Hillary Clinton crushed all Democratic challengers in the 2016 invisible primary. Or did she? Former secretary of state Hillary Rodham Clinton arrives at a news conference at the United Nations on March 10.
The event raised as many questions as it answered about her e-mails, but she has a good reason to smile. (Yana Paskova/Getty Images) Hillary Rodham Clinton has had better months. There have been questions about how the Clinton Foundation was managed — and funded. There have been questions about her e-mail records. Hillary Clinton's Grip on the "Invisible Primary" Hillary Clinton announced her bid for the presidency only a little over a month ago, but analysts are already calling her campaign a steamroller and a juggernaut.
To the casual election watcher, this might seem premature, since not a single Democratic primary voter has cast a ballot. Why are analysts so bullish on Clinton? The answer lies at least partially in the “invisible primary” – the process by which the party leaders and highly active members, from the local to federal level, attempt to coalesce around a nominee before the Iowa caucuses (tentatively scheduled for Feb. 1), and then (through influence, money and organization) try to persuade the party rank-and-file to nominate their candidate. As other journalists and analysts have noted, Clinton currently seems to be dominating the Democratic invisible primary. Using endorsement data, I drilled down a bit farther to put her performance in the context of past presidential nominees.
Making Sense of The 'Invisible' 2016 Primary. Yes, the 2016 presidential campaign already has been off and running for weeks now.
But come next month, the candidates will start to "officially" announce their campaigns and form their presidential fundraising committees. Why Spending More Time in Iowa Hasn’t Equaled Campaign Success in 2016. Before Jeb Bush can 'fix America', he’s somehow got to fix his own abysmal presidential campaign. In the wake of his miserable showing in the Republican debate last week, Jeb Bush rolled out a new and grimly apt campaign slogan on Friday in New Hampshire, the early primary state he probably has to win if he is to have any chance of securing his party’s 2016 nomination.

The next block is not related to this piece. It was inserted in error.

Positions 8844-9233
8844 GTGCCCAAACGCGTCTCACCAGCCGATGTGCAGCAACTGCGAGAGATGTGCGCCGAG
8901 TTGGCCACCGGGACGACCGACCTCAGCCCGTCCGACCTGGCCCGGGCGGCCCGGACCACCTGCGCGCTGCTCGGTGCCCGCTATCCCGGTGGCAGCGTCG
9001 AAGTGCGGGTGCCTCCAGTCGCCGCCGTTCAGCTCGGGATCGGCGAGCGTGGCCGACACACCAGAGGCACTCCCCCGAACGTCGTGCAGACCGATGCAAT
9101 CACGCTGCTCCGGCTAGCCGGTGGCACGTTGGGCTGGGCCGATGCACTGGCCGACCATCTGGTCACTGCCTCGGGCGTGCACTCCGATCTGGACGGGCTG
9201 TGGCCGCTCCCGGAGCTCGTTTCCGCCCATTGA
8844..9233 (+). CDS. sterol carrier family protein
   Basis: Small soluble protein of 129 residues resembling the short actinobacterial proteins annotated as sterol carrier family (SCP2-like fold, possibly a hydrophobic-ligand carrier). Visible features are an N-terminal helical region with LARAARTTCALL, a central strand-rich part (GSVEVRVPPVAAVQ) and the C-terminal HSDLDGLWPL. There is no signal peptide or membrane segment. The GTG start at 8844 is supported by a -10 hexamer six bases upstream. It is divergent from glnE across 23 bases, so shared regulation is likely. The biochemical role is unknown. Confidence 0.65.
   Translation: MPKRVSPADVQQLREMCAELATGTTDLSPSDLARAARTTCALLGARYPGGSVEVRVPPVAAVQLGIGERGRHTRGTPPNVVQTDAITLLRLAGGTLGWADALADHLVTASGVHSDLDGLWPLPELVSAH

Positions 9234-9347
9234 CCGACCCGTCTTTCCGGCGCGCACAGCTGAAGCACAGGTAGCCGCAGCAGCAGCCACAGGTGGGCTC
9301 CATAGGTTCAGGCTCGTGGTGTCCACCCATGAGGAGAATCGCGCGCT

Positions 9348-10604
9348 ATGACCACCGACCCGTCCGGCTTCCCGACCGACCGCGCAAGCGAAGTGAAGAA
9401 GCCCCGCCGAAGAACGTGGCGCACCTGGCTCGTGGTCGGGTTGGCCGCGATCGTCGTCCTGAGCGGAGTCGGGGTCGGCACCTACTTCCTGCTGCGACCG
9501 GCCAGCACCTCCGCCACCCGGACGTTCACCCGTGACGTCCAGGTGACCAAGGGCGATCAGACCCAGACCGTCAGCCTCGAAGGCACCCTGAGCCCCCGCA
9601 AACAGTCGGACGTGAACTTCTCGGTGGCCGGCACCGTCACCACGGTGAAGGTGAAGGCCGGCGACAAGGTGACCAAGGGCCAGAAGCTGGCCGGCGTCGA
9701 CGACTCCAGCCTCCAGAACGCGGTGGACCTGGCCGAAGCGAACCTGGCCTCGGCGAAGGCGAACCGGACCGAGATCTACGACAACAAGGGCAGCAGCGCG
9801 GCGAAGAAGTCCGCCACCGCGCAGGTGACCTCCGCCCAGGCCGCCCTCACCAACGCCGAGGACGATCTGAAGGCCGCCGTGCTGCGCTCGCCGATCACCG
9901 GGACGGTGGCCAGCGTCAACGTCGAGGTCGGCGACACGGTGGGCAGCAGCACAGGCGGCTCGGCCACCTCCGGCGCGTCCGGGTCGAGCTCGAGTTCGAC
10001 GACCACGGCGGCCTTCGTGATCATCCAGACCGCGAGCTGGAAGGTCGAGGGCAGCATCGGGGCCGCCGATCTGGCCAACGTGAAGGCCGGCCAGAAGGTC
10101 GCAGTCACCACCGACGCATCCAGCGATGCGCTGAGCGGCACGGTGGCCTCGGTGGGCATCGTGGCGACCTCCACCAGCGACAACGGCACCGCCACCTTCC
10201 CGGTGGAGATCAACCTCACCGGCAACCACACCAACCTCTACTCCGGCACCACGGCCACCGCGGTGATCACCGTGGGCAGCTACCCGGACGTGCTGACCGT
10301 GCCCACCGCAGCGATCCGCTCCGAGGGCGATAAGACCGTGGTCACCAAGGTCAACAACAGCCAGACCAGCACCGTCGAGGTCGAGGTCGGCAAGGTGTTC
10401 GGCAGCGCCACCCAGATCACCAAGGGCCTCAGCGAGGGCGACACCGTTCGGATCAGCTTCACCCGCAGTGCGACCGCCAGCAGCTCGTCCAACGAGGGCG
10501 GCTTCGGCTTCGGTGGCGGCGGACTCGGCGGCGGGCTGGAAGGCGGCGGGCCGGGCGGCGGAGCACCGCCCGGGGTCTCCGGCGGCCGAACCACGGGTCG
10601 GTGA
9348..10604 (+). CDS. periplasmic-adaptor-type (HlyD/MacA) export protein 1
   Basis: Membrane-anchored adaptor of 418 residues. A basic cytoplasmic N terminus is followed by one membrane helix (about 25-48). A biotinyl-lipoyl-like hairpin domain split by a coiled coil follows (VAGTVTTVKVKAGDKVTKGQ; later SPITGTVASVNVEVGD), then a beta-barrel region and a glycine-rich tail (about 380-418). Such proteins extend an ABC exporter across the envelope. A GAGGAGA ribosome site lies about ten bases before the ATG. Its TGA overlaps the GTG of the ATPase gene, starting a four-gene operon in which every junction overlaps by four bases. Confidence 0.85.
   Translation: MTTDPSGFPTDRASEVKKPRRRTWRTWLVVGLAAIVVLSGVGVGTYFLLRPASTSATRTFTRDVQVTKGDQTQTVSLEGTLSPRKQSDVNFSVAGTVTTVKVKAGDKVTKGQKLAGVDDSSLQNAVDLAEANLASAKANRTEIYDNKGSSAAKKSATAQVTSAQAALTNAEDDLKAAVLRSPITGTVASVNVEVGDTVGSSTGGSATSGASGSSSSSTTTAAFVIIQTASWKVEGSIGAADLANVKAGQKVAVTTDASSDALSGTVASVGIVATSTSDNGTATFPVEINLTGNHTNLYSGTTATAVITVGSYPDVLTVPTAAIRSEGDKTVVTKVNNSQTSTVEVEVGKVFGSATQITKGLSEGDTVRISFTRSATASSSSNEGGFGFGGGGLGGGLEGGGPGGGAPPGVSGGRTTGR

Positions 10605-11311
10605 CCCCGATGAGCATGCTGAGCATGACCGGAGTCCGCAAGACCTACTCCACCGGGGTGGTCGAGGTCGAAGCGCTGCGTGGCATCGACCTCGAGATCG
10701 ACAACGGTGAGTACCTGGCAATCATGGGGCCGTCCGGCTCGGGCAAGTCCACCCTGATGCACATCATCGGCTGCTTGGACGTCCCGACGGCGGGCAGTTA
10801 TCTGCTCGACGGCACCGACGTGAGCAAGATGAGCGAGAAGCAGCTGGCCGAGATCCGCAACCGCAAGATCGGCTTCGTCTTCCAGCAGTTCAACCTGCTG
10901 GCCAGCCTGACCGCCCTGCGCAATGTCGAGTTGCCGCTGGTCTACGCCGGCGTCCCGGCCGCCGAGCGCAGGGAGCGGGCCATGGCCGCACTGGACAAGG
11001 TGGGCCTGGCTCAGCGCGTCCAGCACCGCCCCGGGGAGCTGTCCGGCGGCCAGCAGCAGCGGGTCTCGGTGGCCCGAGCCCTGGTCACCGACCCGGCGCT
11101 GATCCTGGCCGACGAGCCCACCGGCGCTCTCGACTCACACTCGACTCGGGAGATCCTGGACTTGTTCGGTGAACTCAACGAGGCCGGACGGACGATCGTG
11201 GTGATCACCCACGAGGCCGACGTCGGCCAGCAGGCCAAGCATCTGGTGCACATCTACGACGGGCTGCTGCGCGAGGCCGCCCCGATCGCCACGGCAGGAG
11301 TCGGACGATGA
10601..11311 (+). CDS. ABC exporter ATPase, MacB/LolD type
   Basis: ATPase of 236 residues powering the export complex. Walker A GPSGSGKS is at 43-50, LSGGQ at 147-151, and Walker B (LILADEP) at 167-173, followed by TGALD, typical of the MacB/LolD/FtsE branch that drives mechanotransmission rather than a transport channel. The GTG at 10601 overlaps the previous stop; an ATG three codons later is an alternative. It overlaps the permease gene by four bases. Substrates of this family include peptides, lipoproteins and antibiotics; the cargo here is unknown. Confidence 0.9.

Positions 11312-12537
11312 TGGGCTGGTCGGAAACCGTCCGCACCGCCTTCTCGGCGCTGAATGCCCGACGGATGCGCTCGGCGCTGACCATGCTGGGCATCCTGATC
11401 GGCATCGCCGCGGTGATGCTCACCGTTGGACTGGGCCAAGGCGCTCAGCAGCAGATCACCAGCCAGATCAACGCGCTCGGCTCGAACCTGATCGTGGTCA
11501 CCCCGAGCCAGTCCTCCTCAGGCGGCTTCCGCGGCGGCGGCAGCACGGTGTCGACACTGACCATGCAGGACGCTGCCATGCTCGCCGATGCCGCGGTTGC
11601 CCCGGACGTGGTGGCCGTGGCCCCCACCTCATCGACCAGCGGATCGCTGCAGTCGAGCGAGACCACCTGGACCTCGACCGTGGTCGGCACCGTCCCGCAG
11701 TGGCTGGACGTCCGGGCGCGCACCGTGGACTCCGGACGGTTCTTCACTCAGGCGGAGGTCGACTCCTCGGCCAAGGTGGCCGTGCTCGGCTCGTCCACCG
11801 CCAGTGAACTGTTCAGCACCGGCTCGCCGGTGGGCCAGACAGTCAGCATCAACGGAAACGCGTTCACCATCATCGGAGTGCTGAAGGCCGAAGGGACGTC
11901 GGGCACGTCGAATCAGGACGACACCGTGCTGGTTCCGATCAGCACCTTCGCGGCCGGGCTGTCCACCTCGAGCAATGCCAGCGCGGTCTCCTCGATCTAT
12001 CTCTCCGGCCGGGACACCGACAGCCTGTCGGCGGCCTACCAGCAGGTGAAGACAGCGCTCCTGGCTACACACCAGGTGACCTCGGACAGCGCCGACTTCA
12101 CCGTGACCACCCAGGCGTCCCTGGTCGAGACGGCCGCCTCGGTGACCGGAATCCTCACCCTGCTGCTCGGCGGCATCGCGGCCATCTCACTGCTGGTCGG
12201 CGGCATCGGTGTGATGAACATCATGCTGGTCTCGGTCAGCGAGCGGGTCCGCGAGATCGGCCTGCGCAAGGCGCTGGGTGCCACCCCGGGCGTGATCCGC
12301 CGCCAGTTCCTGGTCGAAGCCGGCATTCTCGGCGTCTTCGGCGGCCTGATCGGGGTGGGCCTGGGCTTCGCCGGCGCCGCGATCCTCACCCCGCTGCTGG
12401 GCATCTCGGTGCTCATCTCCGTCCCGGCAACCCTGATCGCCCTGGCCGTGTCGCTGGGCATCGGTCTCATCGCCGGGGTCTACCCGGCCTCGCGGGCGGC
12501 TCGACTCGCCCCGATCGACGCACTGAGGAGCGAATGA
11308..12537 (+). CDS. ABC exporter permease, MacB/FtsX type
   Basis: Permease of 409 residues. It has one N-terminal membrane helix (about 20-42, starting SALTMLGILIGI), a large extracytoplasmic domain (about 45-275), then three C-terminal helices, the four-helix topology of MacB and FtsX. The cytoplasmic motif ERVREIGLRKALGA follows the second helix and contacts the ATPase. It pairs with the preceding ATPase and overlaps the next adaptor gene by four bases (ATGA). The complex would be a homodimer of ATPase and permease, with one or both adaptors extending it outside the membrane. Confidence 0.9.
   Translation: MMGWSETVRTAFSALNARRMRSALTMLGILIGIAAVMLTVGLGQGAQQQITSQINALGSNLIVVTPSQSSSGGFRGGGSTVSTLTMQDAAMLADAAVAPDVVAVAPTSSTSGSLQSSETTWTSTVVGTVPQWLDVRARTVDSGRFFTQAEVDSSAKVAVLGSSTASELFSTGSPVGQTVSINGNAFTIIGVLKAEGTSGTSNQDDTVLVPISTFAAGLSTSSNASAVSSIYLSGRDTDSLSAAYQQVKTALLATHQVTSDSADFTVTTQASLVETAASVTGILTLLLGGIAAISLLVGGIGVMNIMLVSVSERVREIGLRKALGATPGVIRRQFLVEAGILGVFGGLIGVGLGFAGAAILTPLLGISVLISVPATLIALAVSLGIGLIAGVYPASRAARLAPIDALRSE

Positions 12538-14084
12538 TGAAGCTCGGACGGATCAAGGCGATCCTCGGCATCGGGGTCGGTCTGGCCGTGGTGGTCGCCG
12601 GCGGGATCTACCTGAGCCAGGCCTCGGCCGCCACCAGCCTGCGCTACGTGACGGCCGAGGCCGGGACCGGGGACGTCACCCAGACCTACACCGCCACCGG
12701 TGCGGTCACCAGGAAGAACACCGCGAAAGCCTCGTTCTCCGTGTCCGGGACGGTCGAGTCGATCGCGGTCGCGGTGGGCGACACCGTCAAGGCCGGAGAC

“Jeb Can Fix It,” it proclaims. But fix what? Before he can fix the country, he’s somehow got to fix his own abysmal campaign. The Bush family political network and the Jeb financial juggernaut, it was assumed, would cow every serious rival.
Donald Trump plots his second act. Walker's campaign fail. Top Walker donor says he donated to Fiorina, Rubio, Christie and Carson after debate. Republican presidential hopeful Scott Walker.
(AFP/Getty Images/Frederic J. Brown) A top donor backing Scott Walker said Monday that he gave money to four of Walker's Republican rivals after last week's debate, the latest sign of trouble for the Wisconsin governor's struggling effort to stay in the mix for his party's nomination for president. Minnesota media mogul Stanley S. Hubbard told The Washington Post he has donated money to the campaigns of former Hewlett-Packard chief executive Carly Fiorina, Sen.
If you think super PACs have changed everything about the presidential primary, think again. Your Republican presidential field, minus the guy in the glasses.
(AP Photos) The 2016 presidential nomination campaigns have been lively, especially on the Republican side. Unconventional candidates, including Donald Trump, Ben Carson and now Carly Fiorina, have made a big splash in the polls. Republican elites have also atypically failed to coalesce around a more conventional candidate so far. Every campaign brings its surprises. How Bernie Sanders is plotting his path to the Democratic nomination. Bernie Sanders is fast expanding his political staff, crafting a delegate strategy and cultivating a vast volunteer corps and digital fundraising network that he believes can seriously challenge Hillary Rodham Clinton for the Democratic presidential nomination.